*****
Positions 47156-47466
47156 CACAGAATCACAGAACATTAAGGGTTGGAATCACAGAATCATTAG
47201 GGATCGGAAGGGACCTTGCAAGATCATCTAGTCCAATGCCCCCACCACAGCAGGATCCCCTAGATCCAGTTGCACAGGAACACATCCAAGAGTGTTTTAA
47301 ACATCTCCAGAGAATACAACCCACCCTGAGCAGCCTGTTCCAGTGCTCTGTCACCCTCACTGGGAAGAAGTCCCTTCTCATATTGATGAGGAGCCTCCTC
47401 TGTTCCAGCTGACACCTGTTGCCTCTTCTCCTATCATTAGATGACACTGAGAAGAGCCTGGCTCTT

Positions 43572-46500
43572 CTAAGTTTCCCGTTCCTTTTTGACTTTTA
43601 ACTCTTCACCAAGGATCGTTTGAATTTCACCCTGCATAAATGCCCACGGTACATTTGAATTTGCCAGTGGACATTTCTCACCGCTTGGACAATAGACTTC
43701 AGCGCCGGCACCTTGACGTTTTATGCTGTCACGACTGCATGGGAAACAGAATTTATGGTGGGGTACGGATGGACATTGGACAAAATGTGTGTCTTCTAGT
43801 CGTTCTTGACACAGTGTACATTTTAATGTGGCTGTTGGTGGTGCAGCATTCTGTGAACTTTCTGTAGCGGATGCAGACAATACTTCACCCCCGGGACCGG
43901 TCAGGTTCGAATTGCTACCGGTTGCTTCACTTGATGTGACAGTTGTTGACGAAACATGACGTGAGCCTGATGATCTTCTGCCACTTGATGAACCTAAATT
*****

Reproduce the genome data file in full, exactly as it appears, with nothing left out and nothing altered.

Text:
Positions 47156-47466
47156 CACAGAATCACAGAACATTAAGGGTTGGAATCACAGAATCATTAG
47201 GGATCGGAAGGGACCTTGCAAGATCATCTAGTCCAATGCCCCCACCACAGCAGGATCCCCTAGATCCAGTTGCACAGGAACACATCCAAGAGTGTTTTAA
47301 ACATCTCCAGAGAATACAACCCACCCTGAGCAGCCTGTTCCAGTGCTCTGTCACCCTCACTGGGAAGAAGTCCCTTCTCATATTGATGAGGAGCCTCCTC
47401 TGTTCCAGCTGACACCTGTTGCCTCTTCTCCTATCATTAGATGACACTGAGAAGAGCCTGGCTCTT

Positions 43572-46500
43572 CTAAGTTTCCCGTTCCTTTTTGACTTTTA
43601 ACTCTTCACCAAGGATCGTTTGAATTTCACCCTGCATAAATGCCCACGGTACATTTGAATTTGCCAGTGGACATTTCTCACCGCTTGGACAATAGACTTC
43701 AGCGCCGGCACCTTGACGTTTTATGCTGTCACGACTGCATGGGAAACAGAATTTATGGTGGGGTACGGATGGACATTGGACAAAATGTGTGTCTTCTAGT
43801 CGTTCTTGACACAGTGTACATTTTAATGTGGCTGTTGGTGGTGCAGCATTCTGTGAACTTTCTGTAGCGGATGCAGACAATACTTCACCCCCGGGACCGG
43901 TCAGGTTCGAATTGCTACCGGTTGCTTCACTTGATGTGACAGTTGTTGACGAAACATGACGTGAGCCTGATGATCTTCTGCCACTTGATGAACCTAAATT